May 7
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Of course, it goes without saying that the facts of each case must be taken into account. However, if the goal is to be ‘equal justice’, we need laws that remain constant and judges that are not swayed by the momentary mood of the crowd.

I agree completely that in the current situation one should not play with or against the convicted cheaters. But that doesn't solve the problem. What happens next time - and there will inevitably be a next time - when the case is, perhaps, more ambiguous?
May 6
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In order to prevent someone from accidentally detaching a fruit on Shabbat, the Sages forbid smelling a fruit that is attached to a tree. (Orach Chaim 336:10)

But if you observe your neighbor thus defiling the Shabbat it is not up to you to punish him.

That justice is meted out equitably by appointed judges and juries according to previously established and published laws is a hallmark of civilized societies.

That the decisions of these institutions are respected, even when in error, is a necessary prerequisite for the functioning of civilized society.

A reliable mechanism for replacing incompetent and corrupt judges and other governing officials, before they can do extensive damage, is the most important advantage that representative democracy has over other forms of organisation.

A group of bridge players appears ready to ostracize an individual, who in this instance almost surely deserves it. But what about the next case? Suppose the next case is your friend or your team mate, whom you never suspected of cheating? Or your worst enemy, whom you might not treat fairly? Are you sure this action brings you closer to a resolution of the underlying problem?
May 5
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Poker declined along with other social games. Women played bridge Wednesday afternoon, men played poker once a month, with neighbors or colleagues or relatives. That has become rare.

Bridge and poker in their current form appeal to a different crowd than they did 2 generations back.

People have found other forms of entertainment. The games that have lasted through the ages all have simple rules and simple equipment and survive without mass appeal. Bridge is too complex for a sudden revival.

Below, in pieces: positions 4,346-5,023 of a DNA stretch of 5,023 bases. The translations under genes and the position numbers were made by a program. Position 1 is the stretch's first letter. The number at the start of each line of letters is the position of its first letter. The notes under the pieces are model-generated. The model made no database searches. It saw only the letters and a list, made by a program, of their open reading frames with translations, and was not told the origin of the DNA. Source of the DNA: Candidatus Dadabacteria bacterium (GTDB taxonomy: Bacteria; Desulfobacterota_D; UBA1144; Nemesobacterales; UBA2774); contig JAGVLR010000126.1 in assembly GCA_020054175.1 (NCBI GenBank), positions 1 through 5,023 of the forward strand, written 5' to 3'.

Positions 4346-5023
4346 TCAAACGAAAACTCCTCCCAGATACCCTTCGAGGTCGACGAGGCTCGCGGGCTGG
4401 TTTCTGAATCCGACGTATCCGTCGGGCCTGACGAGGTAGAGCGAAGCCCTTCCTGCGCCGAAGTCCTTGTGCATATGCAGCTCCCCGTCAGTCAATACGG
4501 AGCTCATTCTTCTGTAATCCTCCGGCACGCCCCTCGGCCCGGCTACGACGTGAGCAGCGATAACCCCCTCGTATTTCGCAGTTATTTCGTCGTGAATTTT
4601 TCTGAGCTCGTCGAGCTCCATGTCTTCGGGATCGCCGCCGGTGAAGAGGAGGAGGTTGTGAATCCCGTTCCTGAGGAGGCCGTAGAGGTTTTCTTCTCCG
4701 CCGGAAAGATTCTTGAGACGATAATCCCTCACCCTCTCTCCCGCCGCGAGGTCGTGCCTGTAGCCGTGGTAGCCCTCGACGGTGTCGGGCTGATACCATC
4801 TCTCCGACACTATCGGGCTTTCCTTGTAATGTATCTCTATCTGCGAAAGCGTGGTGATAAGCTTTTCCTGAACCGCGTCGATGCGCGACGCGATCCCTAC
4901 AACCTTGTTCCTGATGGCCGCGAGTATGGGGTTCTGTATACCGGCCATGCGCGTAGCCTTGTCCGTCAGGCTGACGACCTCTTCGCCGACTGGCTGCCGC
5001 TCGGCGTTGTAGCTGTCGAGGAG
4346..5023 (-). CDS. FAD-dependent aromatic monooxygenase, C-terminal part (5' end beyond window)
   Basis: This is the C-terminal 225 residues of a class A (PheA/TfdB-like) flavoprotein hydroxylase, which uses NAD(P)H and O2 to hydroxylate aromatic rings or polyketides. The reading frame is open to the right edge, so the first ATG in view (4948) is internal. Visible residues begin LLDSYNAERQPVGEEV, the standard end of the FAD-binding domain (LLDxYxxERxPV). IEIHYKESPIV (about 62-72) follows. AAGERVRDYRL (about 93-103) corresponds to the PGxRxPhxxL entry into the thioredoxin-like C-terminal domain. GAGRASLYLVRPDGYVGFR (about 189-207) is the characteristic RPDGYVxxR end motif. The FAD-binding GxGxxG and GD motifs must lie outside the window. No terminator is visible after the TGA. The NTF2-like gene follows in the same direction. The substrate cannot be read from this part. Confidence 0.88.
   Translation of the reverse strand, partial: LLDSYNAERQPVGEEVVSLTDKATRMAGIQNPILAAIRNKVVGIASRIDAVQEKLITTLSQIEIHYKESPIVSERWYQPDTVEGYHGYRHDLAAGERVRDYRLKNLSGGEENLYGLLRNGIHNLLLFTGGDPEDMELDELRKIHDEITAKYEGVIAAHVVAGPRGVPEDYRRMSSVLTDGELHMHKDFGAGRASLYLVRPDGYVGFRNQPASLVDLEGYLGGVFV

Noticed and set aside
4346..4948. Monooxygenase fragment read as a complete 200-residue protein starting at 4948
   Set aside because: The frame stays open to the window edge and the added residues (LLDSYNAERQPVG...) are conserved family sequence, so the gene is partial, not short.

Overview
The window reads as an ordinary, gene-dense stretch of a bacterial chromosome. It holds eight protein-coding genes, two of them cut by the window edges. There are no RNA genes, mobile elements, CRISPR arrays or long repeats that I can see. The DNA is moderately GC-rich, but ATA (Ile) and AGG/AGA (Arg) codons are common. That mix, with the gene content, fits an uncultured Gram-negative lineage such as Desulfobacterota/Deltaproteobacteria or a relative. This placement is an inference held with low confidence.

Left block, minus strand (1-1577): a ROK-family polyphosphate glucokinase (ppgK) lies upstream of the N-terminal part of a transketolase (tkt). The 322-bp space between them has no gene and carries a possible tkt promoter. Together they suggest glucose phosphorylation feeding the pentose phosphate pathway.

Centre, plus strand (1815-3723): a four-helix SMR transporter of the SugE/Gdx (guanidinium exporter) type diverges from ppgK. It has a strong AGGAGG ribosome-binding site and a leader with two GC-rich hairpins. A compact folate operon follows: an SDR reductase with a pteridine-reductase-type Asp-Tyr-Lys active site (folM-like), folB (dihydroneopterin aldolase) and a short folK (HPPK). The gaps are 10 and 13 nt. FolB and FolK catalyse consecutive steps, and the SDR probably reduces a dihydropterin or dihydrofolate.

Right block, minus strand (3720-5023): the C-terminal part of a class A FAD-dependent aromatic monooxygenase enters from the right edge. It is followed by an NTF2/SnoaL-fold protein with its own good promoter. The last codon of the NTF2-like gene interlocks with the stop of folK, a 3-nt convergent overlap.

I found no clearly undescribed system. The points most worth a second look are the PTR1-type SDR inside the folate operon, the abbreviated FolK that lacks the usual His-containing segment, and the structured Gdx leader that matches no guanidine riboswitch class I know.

Anybody who likes to play nontrivial games is a candidate for recruitment. For years I used to play poker with a group mainly from the chess club. They also liked ‘Jass’.
April 30
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Here are four effects that will play a role in the near future.

1. The birth rate peaked in the U.S. in 1957. There will be fewer retirees from now on. The decline is drastic - about 30% in the next decade followed by a steady downward trend.

2. Most forms of social interaction declined beginning in the 60's. The decline of Bridge follows this pattern. The descent from the days when Bridge was a real fad, when about 1 of 3 adults played, is astonishing. However, other similar activities declined on a similar scale. (read Putnam, “Bowling Alone”.)

3. Few of the current and future retirees played cards when they were young, so Bridge is not an obvious choice of pastime for them.

4. The collapse may be precipitous because there is strong self-reinforcement as clubs close. Already now, most club games are not accessible to people who work during the day.

Time will tell.
April 30
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Monaco is not a ‘country’. It is in fact a small town in France, population 35'000, with a license to provide financial and other services that are illegal in most parts of the world, specifically in the rest of France.

In the context, observe that 3 of the pairs recently excluded from polite society were employed by people who co-opted ‘national’ teams, the most egregious being Mr. Zimmermann's construct in Monaco.
April 29
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Seriously: The choice of venue is not irrelevant and Reno is sub-optimal in my opinion. But what do I know?
April 28
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April 28
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I am sure that when you wake up tomorrow morning you will see that this reasoning is flawed, so I won't explain it again.
You can also find exactly this example on p.19 of Reese & Trezel.
April 19